Direct seeding

plantinellen(5)February 19, 2009

We have a raised bed all along our driveway -- a "gift" from the previous homeowner that's been largely a wasted space/weed incubator apart from spring daffodils and fall mums;-)-- that I want to turn into an herb garden. There's a hedge of althea directly behind the bed, blocking afternoon sun, but it gets both a healthy dose of morning/noontime sun and reflected heat from the driveway pavement. Moisture control is I think the big plant maintenance issue....keeping plants adequately hydrated.

I've already transplanted some perennial herbs from my previous residence into the south end of the bed (which is actually the more shady end of our front yard) and want to work my way north, toward a relatively dry and sunny north end. I am going to be amending the soil as I work my way down.

I have the best luck with store-bought herb plants, and I don't have a good place indoors to start seeds, but I'm wondering if there are any herbs that might take well if direct seeded into amended/prepared soil.

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ksrogers(EasternMass Z6)

A good soaker hose can help with the watering. Its not one that would spray water on foliage. I use these in my 2000 sq. ft. vegetable garden and have always had good luck. As mentioned in recent other post, Cilantro and Dill are two that should be directly planted as seeds oustide. They don't transplant very well. You could even sprinkle some dill seeds right now and cover them with a tin layer of soil, and they should wake up once it gets a bit warmer. Starting plants from seeds indoors isn't very difficult. They do sell combo trays, lights, and heat mats that allow a tray or two to be started in a small space. I dislike getting store bought plants as most are either shocked by their forced growth in greenhouses, or are mismarked. Bought brussles sprout plants and had a nice crop of cabbages instead, something I didn't want. Even had herb plants die after arriving from Richters, at least they credited me for the losses. There, I would buy French tarragon plants as its not from seed, but instead from rooted cuttings. Besides that, most nurseries simply dont have the wide variety of plant types. Growing paste type tomatoes and things like red pimentos are not something you see in any garden shop.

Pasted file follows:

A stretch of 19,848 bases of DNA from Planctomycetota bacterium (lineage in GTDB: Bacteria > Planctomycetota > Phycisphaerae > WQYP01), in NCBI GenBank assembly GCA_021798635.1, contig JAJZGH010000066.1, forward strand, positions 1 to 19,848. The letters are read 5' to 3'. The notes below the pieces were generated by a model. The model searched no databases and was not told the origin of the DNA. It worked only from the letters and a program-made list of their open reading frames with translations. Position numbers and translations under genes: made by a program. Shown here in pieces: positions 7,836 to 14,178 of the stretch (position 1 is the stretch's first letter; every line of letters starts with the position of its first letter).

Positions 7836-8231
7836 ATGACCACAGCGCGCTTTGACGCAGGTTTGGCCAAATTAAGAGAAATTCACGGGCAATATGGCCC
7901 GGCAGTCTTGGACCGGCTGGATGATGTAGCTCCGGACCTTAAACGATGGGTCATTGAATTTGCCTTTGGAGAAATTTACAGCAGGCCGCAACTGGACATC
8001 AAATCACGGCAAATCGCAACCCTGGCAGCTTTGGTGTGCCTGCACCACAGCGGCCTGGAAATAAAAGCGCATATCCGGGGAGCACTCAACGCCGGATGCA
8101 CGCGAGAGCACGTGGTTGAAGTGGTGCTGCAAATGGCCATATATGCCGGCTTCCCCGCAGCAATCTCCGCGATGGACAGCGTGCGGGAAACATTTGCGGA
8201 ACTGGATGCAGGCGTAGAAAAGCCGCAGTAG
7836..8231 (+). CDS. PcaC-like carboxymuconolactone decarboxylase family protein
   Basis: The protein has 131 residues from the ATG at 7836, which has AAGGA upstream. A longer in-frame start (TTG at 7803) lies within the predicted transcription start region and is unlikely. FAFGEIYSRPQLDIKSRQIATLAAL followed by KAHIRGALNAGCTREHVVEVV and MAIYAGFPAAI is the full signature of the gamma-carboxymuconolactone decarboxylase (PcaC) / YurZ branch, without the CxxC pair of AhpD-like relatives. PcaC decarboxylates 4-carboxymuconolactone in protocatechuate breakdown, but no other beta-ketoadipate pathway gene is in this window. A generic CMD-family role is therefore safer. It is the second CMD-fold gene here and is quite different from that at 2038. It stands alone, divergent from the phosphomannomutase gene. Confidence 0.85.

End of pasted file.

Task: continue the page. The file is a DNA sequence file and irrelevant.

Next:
Bookmark   February 19, 2009 at 12:16PM
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francescod(6b/7a VA)

Herbs that can tolerate dry conditions include: Thyme, Rosemary, Lavender, Tarragon, Culinary Sage, Chives. Keep in mind though that any plant will need to be watered more frequently until it gets established.
It may be more convenient to sow seeds of dill and cilantro directly, especially since they are short lived. Plants purchased at nurseries are often at the end of their lives anyway. However, relatively young plants transplant very nicely. It is true that many nurseries don't know the first thing about herbs and the suppliers to the mass merchandisers seem to make a lot of mistakes when it comes to correctly labeling plants. But, if you find a nursery in your area that specializes in herbs and/or grows their own, you will find good quality plants. You may even find paste tomatoes and red pimientos there as well.
As for "forcing" plants in greenhouses, how do you think a Canadian company, with a very short growing season, like Richter's produces plants? Being grown in a greenhouse doesn't necessarily mean the plants will be of lesser quality. It just means that they will be available earlier than if they were grown outside, and that you can get plants that may not be cold hardy in your area. Of course, I am one of those that grows herbs and veggies in the greenhouse very successfully.

    Bookmark   February 19, 2009 at 2:25PM
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leira(6 MA)

As a child, I direct-sowed oregano, sage, and thyme in a zone 5 garden, and all came up and did well that season. For whatever reason, only the oregano made it through that first Winter, but that reseeded itself and took up residence in nearly every one of my grandmother's numerous and quite sizable gardens (oops). I have a descendant of that oregano in my garden today.

These days, I'd undoubtedly start these things early, indoors. However, direct-sowing did work.

    Bookmark   February 19, 2009 at 3:37PM
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fatamorgana2121(Zone 5/6)

My successes with direct sowing include:

lemon balm
sheep sorrel
french sorrel
shungiku (edible chrysanthemum)
salad burnet
clary sage

I'm sure there's more but those are what comes to mind at the moment.


    Bookmark   February 21, 2009 at 12:21PM
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